WSJ November 3, 2018
When Local Lawmakers Won’t Take No for an Answer
By Paul Jacob | 679 words
For an example of what populists mean when they say politicians sometimes refuse to listen to voters, look no further than the consolidated government of Nashville and Davidson County, Tenn. Twenty-four years ago, voters there passed a ballot initiative limiting the 40 members of the Metropolitan Council, the county’s legislative body, to no more than two consecutive four-year terms in office. The vote wasn’t close; term limits won by a margin of more than 3 to 1.
But that didn’t settle the question—not for the Metro Council’s membership, anyway. Two years later, in 1996, the council put a charter amendment on the ballot to replace the two-term limit with a three-term limit.
“The public has spoken on this issue and spoken very loudly,” Councilman Lawrence Hart warned as his colleagues considered the measure. Still, council members hoped that voters, as a report in the Tennessean newspaper put it, might “vote in favor of a three-term limit—especially if they don’t realize they are actually extending council members’ time in office.” Not fooled, voters said no.
Undaunted, the Metro Council returned to the subject in 1998. This time they let their politician flags fly unapologetically, placing a measure on the ballot to abolish the council’s term limits altogether. Term-limit supporters filed a lawsuit challenging the ballot wording, charging that the way the council wrote the ballot question was “deceptive.” A Davidson County judge agreed, ordering the measure removed from the ballot until the Metro Council changed the wording. Nashville voters again rejected the council’s gambit, 62% to 38%.
Four years later, in 2002, even the editorial page of the Tennessean—which had long opposed term limits—warned that “continuing to raise the issue, despite the voters’ consensus, would be an act of arrogance.” Nonetheless, the council insisted that Nashvillians vote for the fourth time in eight years on a measure to increase the limit from two terms to three and extend council members’ possible time in office from eight years to 12.
One letter to the editor in the Tennessean asked: “What part of ‘no’ doesn’t the Metro Council understand?” Voters defeated the proposal once again.
In 2008, the Metro Council proposed a ballot measure to establish that service for more than half a term in office would count as a full term, and that district councilman and councilman-at-large constitute two separate offices. Nashville voters consented, proving that they are sophisticated enough to understand nuanced distinctions surrounding term limits. Metro Council’s politicians could have chosen to get the message. They did not.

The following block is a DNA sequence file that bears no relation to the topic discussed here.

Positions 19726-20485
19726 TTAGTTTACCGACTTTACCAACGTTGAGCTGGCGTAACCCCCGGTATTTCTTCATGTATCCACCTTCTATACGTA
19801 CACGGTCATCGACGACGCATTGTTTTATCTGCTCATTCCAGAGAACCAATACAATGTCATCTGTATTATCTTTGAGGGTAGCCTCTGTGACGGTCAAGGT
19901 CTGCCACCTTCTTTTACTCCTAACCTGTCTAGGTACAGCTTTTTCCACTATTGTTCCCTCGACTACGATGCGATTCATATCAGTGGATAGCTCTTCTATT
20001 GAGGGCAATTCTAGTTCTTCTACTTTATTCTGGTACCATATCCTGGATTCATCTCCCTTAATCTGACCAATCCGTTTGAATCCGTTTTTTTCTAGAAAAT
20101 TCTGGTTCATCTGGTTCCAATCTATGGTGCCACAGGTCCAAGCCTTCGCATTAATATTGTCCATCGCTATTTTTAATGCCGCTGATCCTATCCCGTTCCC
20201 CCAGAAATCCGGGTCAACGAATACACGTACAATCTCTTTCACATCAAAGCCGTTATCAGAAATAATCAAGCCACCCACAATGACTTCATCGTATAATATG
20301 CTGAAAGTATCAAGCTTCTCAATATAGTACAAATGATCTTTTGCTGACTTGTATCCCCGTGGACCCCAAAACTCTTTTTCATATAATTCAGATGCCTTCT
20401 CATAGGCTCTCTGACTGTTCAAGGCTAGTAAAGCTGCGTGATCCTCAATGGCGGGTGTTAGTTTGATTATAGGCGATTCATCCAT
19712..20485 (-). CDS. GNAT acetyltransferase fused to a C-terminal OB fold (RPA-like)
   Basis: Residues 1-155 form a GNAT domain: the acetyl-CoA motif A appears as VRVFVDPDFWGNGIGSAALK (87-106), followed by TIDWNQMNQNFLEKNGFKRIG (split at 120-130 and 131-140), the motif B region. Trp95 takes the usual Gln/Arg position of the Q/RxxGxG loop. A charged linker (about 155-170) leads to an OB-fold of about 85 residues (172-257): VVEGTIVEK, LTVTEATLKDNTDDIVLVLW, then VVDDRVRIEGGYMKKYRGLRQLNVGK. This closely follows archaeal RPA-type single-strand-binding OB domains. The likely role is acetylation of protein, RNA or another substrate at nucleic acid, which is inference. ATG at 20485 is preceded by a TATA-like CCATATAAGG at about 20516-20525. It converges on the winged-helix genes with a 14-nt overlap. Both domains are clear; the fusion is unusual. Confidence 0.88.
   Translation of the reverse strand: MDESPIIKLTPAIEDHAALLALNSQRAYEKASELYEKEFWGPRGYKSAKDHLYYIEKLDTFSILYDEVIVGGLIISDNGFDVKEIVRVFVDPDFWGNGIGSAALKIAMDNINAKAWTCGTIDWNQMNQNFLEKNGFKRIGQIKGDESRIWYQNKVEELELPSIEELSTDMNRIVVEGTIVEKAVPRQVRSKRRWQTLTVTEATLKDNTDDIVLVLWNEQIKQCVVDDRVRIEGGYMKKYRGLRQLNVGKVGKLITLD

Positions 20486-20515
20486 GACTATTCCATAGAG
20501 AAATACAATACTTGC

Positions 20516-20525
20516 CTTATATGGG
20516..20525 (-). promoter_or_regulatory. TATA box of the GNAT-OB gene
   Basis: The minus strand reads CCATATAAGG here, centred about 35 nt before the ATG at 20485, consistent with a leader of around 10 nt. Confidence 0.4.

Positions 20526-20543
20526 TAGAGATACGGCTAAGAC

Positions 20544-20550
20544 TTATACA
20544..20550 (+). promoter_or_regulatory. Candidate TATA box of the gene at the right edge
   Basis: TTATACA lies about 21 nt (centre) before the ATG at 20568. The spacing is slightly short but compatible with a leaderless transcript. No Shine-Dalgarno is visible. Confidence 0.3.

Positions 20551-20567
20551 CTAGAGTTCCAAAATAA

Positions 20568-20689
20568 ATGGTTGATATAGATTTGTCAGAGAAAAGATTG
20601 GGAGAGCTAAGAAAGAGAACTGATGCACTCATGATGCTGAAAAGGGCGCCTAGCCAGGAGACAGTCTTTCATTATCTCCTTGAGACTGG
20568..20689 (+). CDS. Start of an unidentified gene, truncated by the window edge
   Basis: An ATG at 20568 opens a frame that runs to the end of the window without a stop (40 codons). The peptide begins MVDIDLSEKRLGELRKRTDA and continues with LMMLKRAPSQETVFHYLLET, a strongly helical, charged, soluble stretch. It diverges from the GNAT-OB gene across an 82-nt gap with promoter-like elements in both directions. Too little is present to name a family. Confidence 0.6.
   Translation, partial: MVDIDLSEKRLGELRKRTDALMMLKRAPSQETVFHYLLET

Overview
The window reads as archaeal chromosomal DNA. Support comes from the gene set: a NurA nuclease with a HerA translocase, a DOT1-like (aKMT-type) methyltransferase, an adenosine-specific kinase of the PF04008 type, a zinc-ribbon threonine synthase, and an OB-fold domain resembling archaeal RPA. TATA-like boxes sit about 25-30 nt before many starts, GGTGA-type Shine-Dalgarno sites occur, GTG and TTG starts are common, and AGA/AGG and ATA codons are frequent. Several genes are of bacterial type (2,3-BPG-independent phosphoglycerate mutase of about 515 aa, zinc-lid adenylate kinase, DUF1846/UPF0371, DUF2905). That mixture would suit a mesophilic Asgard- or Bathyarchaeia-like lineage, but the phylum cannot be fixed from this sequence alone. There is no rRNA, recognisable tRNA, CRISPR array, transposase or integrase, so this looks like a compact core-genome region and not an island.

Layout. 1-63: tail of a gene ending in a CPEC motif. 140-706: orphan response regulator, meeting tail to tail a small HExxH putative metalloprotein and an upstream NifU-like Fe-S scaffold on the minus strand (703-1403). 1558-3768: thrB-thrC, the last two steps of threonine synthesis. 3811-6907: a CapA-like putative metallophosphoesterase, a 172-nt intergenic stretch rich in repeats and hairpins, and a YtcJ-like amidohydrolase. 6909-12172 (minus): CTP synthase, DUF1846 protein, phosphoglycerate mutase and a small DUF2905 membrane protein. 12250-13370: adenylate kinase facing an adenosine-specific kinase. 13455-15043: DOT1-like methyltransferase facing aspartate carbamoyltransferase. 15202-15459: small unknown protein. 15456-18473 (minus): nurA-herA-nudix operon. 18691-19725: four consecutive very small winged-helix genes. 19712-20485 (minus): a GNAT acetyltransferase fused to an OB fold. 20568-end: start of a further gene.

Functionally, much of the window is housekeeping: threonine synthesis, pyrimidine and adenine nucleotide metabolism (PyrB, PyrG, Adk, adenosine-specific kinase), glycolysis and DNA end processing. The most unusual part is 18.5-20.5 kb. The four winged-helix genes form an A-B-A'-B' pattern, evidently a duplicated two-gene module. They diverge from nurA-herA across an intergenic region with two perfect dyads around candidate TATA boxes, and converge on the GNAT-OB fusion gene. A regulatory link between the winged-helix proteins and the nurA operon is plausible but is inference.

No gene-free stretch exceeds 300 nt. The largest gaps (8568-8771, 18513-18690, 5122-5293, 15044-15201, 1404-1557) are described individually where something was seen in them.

In 2015, the Metro Council took a new approach; they placed two measures on the ballot to extend their terms in office by four years. The first measure was the familiar one: increase the number of consecutive four-year terms to three from two. The second measure included a twist: extend term limits in exchange for reducing the size of the Metro Council from 40 to 27 members. “You have to give the public something,” quipped legislator Emily Evans, who was herself about to be termed out.
On Election Day, voters said no again, rejecting both attempts to water down the council’s limits.
So, when will Nashville politicians finally learn their lesson? Maybe Tuesday, when yet another ballot question on term limits goes before voters. If you’re counting, this will be the seventh time Nashvillians have been asked to reconsider their 1994 vote. The current Metro Council—which voted 37-2 to place this year’s measure on the ballot—is trying a thoroughly modern political ploy this time: the term-limit expansion is inexplicably tied to a proposal to adopt “gender neutral terms” (i.e. “council member” instead of “council man”) for those elected to serve on the council.
Since the politicians of the Nashville-Davidson Metro Council seem determined to ask voters the same question over and over until they get the answer they want, perhaps it’s time to restrict council members’ power to propose new ballot initiatives related to term limits. Let changes instead come only from citizen-initiated ballot measures.
Mr. Jacob serves on the board of directors of U.S. Term Limits.■